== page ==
Do We Have a “Flint Situation” Here in Indiana?
A shocking story out of East Chicago, Indiana: The West Calumet Housing Complex, a largely low-income residential property, was built on a former lead smelting company’s site. Over 1,000 residents are now forced to leave because of the perilously high levels of lead in the soil.
For decades children have been playing in the toxic dirt. Then in July, 2016, the Environmental Protection Agency (EPA) notified residents about the problem. The EPA had discovered that the lead levels in soil samples were generally three times higher than the federal safety standards. In some areas of the complex, the levels were even greater.
The complex was built in 1972. In 2009, the EPA designated 74 acres of the Calumet neighborhood a Superfund cleanup site because of the noxious legacy left behind by U.S.S. Lead, the company that formerly operated there and which went bankrupt in 1992. But no one had notified residents of the danger until after the recent testing. Those who live in the housing complex must relocate, and the complex will be demolished.
Children Are Especially Susceptible to Lead
Do we have a situation comparable to the levels of lead in Flint, Michigan’s water? Some experts say yes. The Centers for Disease Control and Prevention (CDC) have gone on the record to state that lead’s health risks are not contingent on how the exposure happens, whether by water or dirt or lead paint. What matters is how often the person is exposed, and the vulnerability of the individual.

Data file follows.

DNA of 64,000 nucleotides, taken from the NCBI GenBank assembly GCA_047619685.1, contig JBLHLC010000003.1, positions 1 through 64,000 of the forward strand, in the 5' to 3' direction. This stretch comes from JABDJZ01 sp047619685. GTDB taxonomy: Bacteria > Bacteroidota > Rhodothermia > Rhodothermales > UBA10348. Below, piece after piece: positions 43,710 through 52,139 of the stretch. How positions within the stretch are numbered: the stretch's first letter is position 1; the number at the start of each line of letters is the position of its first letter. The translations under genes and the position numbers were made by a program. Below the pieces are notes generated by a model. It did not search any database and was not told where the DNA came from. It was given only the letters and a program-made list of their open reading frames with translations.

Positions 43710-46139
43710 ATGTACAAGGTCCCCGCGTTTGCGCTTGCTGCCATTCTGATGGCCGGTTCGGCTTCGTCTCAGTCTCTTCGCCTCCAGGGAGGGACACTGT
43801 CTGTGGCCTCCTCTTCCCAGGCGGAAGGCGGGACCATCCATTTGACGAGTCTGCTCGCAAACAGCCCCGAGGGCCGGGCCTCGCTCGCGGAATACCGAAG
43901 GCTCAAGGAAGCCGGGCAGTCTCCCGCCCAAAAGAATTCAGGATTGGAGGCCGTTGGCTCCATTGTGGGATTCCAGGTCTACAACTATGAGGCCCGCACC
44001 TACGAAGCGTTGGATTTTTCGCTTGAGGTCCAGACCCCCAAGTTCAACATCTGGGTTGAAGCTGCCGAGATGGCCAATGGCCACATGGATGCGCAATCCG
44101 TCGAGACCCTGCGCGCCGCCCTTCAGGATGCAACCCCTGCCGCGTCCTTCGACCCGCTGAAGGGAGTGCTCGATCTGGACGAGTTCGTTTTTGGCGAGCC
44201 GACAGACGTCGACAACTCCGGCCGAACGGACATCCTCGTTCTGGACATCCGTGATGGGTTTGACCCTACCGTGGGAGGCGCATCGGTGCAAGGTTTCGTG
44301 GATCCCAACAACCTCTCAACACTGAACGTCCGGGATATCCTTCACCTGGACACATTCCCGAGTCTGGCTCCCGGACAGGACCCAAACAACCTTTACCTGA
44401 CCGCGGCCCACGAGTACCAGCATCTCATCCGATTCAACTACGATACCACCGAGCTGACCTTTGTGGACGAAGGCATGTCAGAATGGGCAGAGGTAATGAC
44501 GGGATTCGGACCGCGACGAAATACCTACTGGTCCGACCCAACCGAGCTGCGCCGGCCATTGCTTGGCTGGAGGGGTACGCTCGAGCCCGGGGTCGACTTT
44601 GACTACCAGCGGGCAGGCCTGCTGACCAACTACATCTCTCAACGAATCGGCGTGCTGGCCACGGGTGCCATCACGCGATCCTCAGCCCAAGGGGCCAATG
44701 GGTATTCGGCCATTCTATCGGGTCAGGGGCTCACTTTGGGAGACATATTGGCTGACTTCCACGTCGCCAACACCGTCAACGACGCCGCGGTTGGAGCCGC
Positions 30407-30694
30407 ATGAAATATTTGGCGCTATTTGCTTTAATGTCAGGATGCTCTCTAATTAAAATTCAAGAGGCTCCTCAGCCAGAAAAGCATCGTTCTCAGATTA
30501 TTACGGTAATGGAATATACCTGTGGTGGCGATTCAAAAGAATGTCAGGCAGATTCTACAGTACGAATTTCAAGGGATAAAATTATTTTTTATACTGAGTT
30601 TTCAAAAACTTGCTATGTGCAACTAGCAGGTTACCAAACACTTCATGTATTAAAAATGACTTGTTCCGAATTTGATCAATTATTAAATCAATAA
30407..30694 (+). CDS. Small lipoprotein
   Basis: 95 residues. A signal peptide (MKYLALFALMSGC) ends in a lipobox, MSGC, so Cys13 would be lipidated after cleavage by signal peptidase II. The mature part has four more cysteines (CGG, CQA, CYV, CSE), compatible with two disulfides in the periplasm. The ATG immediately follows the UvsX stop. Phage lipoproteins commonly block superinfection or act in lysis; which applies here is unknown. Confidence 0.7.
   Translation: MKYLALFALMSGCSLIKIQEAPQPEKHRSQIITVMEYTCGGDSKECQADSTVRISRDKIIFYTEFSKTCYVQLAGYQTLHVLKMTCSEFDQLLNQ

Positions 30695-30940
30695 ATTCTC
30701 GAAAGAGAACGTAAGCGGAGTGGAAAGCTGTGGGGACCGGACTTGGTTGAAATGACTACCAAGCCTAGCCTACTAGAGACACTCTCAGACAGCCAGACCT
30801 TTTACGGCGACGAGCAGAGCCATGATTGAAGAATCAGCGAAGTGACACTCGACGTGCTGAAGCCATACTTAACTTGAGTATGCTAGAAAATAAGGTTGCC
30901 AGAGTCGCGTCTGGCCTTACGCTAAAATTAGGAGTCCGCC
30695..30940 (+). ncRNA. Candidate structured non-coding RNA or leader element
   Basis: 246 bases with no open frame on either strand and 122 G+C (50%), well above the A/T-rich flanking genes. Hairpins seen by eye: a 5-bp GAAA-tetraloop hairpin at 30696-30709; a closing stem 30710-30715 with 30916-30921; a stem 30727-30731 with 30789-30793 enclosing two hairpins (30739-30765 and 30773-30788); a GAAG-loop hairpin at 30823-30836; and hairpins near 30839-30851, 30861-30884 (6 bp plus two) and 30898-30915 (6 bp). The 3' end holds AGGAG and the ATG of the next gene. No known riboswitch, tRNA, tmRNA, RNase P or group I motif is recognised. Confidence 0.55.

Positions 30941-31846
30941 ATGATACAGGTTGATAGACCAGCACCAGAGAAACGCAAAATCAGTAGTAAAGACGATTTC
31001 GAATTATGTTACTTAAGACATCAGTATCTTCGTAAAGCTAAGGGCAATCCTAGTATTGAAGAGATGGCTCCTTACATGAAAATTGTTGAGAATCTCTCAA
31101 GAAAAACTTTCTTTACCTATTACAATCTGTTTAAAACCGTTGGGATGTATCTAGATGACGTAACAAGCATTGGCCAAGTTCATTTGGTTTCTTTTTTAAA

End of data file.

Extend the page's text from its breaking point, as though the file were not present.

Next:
Children, because they are still growing, are most vulnerable to lead poisoning. Even small amounts over the maximum level of exposure can cause developmental delays, sometimes permanent ones, including lowered IQs, learning difficulties, and behavioral problems. Lead is a neurotoxin, which means it destroys nerve tissue.
Problems with lead exposure are not limited to Flint and East Chicago. Quest Diagnostics studied over 5 million blood samples from infants and children under the age of 6. These testing samples were taken from every state, including the District of Columbia, between 2009 and 2015. In their study, released in June, 2016, Quest discovered:
- In some areas of the U.S., notably some portions of New York, Pennsylvania, and Ohio, more than one in seven children had high levels of lead in their blood. That’s about 14 percent of all kids tested.
- As a state, Minnesota had the most children with elevated lead levels in their blood—10.3 percent of those tested.
- Following Minnesota were the near-to-Indiana states of Pennsylvania, Kentucky, and Ohio. In all three states, at least 7 percent of tested children demonstrated elevated levels of lead.
Risk Factors for Lead Poisoning
Why are some areas showing a greater rate of high lead levels in children? It turns out that the risk of lead poisoning depends on two factors:
- In areas with a lot of pre-1950s construction that is being used as residences, the chance of exposure to lead through lead pipes and lead paints is increased.
- Children in Zip codes containing a greater proportion of those living in poverty are more likely to have elevated lead levels in their blood. In short: Being poor increases the risk of lead poisoning.
Are You Concerned?
If you are concerned about lead exposure, be sure you know the signs of lead poisoning:
- Appetite loss and weight loss
- Abdominal pain
- Joint pain
- Persistent headaches
- Numbness, pain, or tingling in extremities.
If you suspect lead poisoning, seek medical help and have your water and home tested.
When others breach their duty, we keep ours.
Exposure to lead can cause lifelong problems in children, even kill them. If you believe that you or a loved one has been harmed by lead exposure in Indiana and you would like to explore your options, put Mike Stephenson and his team at McNeely Stephenson to work for you. We can study your case and tell you what your rights are. If you or your child has suffered an injury due to lead exposure, you deserve compensation. Talk with us about obtaining a free consultation by calling 1-317-825-5200, or by using our online contact form.